• Tren_BaloneyTren_Baloney Member Posts: 20 Member Member Posts: 20 Member
    ninerbuff wrote: »
    What's this whole keto thing about "keep carbs/sugar low because it'll spike insulin level which makes it harder for your body to burn fat, etc etc, baloney baloney".... or something to that effect

    Doesn't a person lose weight (aka burn off fat) regardless of what kinda diet they're on, given they are in a calory deficit?
    People who spout that really have no idea how stored body fat is actually burned. They've been brainwashed to think that carbs are evil.
    What's really STUPID is that countries that have normal weights for their WHOLE population eat a lot of rice (Asians). How do they explain that one?

    A.C.E. Certified Personal and Group Fitness Trainer
    IDEA Fitness member
    Kickboxing Certified Instructor
    Been in fitness for 30 years and have studied kinesiology and nutrition

    9285851.png

    Wait a sec. If Asians eat lots rice.. and keto hates on carbs.. then..

    keto = rice discrimination = keto is essentially racist against asians?



    slmpx0807jk3.png

    Keto is bigoted and if you partake in keto then you're inherently being racist against Asians
  • Tren_BaloneyTren_Baloney Member Posts: 20 Member Member Posts: 20 Member
  • glassyoglassyo Member Posts: 5,302 Member Member Posts: 5,302 Member
    ninerbuff wrote: »
    What's this whole keto thing about "keep carbs/sugar low because it'll spike insulin level which makes it harder for your body to burn fat, etc etc, baloney baloney".... or something to that effect

    Doesn't a person lose weight (aka burn off fat) regardless of what kinda diet they're on, given they are in a calory deficit?
    People who spout that really have no idea how stored body fat is actually burned. They've been brainwashed to think that carbs are evil.
    What's really STUPID is that countries that have normal weights for their WHOLE population eat a lot of rice (Asians). How do they explain that one?

    A.C.E. Certified Personal and Group Fitness Trainer
    IDEA Fitness member
    Kickboxing Certified Instructor
    Been in fitness for 30 years and have studied kinesiology and nutrition

    9285851.png

    Wait a sec. If Asians eat lots rice.. and keto hates on carbs.. then..

    keto = rice discrimination = keto is essentially racist against asians?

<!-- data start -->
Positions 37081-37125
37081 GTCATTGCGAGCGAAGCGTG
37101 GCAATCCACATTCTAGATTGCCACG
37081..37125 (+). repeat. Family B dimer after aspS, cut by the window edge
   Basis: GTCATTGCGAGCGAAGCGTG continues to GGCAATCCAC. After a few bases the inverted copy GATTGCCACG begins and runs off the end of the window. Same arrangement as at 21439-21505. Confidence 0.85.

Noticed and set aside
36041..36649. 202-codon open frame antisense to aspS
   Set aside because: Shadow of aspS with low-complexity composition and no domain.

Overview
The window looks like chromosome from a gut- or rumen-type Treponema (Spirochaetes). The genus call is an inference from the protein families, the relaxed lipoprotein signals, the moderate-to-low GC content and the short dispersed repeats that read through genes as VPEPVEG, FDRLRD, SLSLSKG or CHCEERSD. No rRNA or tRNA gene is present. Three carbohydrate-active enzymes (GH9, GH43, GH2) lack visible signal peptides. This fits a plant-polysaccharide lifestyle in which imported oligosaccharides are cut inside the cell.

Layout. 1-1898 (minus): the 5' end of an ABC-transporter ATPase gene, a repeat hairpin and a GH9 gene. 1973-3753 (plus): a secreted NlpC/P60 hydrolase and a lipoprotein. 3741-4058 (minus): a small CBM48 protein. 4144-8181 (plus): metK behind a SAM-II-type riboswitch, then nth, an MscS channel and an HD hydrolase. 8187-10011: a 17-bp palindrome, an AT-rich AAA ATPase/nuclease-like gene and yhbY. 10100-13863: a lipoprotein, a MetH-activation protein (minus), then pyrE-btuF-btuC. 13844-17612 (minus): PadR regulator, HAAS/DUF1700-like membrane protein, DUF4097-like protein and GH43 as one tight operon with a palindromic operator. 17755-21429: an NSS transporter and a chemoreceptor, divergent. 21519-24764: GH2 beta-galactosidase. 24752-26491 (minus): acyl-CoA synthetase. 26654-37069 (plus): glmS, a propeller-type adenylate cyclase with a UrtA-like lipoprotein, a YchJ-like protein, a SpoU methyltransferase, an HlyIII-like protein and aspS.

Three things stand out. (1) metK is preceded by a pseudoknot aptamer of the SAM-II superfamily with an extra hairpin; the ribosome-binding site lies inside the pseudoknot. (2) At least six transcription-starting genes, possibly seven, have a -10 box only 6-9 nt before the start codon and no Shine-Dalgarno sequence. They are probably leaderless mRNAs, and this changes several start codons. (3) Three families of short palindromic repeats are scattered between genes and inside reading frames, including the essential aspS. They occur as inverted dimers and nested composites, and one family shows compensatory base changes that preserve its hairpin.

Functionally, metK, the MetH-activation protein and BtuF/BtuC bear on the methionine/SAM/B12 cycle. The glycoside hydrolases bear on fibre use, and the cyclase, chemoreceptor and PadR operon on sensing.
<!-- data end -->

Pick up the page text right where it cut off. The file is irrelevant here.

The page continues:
Finally! Algebra comes in handy.
  • Tren_BaloneyTren_Baloney Member Posts: 20 Member Member Posts: 20 Member
    glassyo wrote: »
    ninerbuff wrote: »
    What's this whole keto thing about "keep carbs/sugar low because it'll spike insulin level which makes it harder for your body to burn fat, etc etc, baloney baloney".... or something to that effect

    Doesn't a person lose weight (aka burn off fat) regardless of what kinda diet they're on, given they are in a calory deficit?
    People who spout that really have no idea how stored body fat is actually burned. They've been brainwashed to think that carbs are evil.
    What's really STUPID is that countries that have normal weights for their WHOLE population eat a lot of rice (Asians). How do they explain that one?

    A.C.E. Certified Personal and Group Fitness Trainer
    IDEA Fitness member
    Kickboxing Certified Instructor
    Been in fitness for 30 years and have studied kinesiology and nutrition

    9285851.png

    Wait a sec. If Asians eat lots rice.. and keto hates on carbs.. then..

    keto = rice discrimination = keto is essentially racist against asians?

    Finally! Algebra comes in handy.

    Count on critical race theory to put abstract mathematics to use 😉
  • Bella_FiguraBella_Figura Member Posts: 247 Member Member Posts: 247 Member
    I've read through the whole thread and I don't think anyone's mentioned the assertion that a history of yo-yo dieting means that you've royally screwed up your metabolism and will henceforth lose at a snail's pace (or not at all).